Services Should Not Be Only Cuts
Older and disabled people in the Northern Panhandle who need help to maintain independent lifestyles are losing one resource. The Aging and Disability Resource Center at 105 Bridge Street in Wheeling will be closing, the state Bureau of Senior Services has announced.
Seven resource centers throughout the state will close because the bureau is reducing spending. Just three centers, in Fairmont, Petersburg and Princeton, will remain in operation.
Gov. Earl Ray Tomblin and legislators had no choice but to reduce some spending to keep the state’s budget for the year beginning July 1 balanced. No doubt several state agencies will be reducing or eliminating some services in order to stay within their appropriations.
In the Bureau of Senior Services’ case, spending has to be cut by 7.5 percent, agency Commissioner Robert Roswell said this week.
He added that the decision to close resource centers was “based on productivity. Less than 25 percent of the clients are walk-ins. Less than 13,000 clients come into the centers.”
While it is true the information many senior citizens and disabled people need can be obtained via telephone or the Internet, 13,000 clients for the centers is a significant number.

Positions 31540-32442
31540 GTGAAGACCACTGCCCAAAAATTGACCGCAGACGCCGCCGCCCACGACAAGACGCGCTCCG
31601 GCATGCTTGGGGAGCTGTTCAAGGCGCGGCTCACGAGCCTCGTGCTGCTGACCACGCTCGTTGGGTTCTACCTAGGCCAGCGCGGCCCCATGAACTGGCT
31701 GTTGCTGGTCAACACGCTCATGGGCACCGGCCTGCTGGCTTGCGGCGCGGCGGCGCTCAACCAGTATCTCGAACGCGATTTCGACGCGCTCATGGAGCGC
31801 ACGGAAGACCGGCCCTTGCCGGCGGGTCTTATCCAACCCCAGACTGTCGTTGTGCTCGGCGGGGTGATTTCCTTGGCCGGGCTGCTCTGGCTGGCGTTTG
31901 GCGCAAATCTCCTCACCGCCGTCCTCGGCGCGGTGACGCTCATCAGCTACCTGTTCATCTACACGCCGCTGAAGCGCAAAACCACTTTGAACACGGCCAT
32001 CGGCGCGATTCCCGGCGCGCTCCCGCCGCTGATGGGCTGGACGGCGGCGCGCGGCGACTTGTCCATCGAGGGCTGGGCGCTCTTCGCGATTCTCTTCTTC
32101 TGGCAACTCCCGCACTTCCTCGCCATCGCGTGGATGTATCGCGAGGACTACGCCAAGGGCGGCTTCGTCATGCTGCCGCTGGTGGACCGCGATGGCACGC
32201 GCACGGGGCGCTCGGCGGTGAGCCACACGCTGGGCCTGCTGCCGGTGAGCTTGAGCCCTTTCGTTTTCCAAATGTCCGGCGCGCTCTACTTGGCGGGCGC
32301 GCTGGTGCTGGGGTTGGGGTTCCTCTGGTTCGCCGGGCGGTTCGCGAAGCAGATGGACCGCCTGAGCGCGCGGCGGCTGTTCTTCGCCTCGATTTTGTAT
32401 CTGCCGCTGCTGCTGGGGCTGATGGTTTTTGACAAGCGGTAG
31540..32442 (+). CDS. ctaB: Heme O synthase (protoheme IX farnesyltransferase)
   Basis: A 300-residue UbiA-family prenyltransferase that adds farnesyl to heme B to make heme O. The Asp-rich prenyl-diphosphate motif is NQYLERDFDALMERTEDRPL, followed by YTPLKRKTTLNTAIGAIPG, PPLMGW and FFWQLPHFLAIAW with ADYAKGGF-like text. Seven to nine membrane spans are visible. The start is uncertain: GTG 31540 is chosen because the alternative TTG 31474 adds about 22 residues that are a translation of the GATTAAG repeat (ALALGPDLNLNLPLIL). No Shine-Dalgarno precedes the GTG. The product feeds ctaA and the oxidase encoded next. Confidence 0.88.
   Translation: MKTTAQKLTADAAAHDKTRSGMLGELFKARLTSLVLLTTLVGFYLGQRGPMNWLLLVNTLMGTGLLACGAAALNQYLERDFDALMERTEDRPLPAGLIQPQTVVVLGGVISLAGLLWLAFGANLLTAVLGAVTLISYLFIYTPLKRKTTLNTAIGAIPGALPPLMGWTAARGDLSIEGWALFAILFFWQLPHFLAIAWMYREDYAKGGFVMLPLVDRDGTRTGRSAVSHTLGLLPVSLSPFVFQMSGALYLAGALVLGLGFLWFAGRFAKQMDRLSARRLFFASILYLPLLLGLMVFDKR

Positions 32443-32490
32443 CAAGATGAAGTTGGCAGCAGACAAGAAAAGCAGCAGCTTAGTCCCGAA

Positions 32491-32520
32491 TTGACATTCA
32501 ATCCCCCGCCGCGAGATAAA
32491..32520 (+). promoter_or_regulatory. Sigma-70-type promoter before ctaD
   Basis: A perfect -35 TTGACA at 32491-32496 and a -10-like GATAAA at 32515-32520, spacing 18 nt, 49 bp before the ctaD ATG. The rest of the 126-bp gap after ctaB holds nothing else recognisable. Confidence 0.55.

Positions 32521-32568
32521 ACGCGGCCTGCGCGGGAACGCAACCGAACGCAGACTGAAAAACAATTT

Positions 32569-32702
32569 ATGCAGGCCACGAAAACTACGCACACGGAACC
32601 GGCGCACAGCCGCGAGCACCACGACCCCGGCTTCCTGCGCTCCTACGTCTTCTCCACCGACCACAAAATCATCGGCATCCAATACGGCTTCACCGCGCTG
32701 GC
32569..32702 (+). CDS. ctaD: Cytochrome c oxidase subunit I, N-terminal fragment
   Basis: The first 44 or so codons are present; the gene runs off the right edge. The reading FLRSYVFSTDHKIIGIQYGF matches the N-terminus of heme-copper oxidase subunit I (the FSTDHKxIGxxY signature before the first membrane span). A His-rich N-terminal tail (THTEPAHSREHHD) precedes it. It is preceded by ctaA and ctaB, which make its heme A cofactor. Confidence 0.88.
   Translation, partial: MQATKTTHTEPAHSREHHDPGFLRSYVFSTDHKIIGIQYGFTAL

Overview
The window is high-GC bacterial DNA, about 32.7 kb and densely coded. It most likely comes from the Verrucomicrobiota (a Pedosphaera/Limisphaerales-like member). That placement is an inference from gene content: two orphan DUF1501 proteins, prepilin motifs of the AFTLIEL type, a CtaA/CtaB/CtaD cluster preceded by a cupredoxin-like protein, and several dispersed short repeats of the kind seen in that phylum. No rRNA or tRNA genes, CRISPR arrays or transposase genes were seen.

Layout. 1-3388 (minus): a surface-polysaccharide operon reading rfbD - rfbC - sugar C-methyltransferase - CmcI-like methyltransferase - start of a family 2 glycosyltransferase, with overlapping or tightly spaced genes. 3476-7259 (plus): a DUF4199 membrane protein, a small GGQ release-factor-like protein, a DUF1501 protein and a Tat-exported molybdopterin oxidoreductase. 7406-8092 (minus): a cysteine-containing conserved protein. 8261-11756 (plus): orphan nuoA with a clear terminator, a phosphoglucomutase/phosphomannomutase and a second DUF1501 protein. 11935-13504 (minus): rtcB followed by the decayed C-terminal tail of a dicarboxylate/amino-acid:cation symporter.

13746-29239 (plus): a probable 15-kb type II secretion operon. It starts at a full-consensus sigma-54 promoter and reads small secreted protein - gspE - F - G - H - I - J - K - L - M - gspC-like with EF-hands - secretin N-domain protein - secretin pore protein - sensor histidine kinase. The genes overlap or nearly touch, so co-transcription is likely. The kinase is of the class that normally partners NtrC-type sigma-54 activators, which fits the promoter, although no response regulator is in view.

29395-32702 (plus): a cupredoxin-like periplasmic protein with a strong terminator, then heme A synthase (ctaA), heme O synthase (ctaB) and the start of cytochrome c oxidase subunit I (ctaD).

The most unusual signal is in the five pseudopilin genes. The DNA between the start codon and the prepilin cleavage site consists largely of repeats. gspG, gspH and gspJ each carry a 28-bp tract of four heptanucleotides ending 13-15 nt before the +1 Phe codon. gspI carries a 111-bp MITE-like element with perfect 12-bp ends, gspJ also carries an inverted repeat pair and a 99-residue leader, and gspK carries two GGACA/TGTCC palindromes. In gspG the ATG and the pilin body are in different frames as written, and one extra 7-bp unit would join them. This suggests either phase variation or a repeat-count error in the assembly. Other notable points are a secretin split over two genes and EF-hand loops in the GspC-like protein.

It brings up a question legislators should be asking: Where state agencies are being required to reduce spending, how are they accomplishing it? By cuts in service? Laying off people at regional offices?
How many people at state agencies’ headquarters in Charleston will be affected by spending cuts?
Our bet is not many. Somehow, even when services to taxpayers are being reduced, there seems to be a need for each and every person on a bureaucracy’s central office payroll.
Interim committee meetings this summer would be a good opportunity for lawmakers to ask state agency heads about that.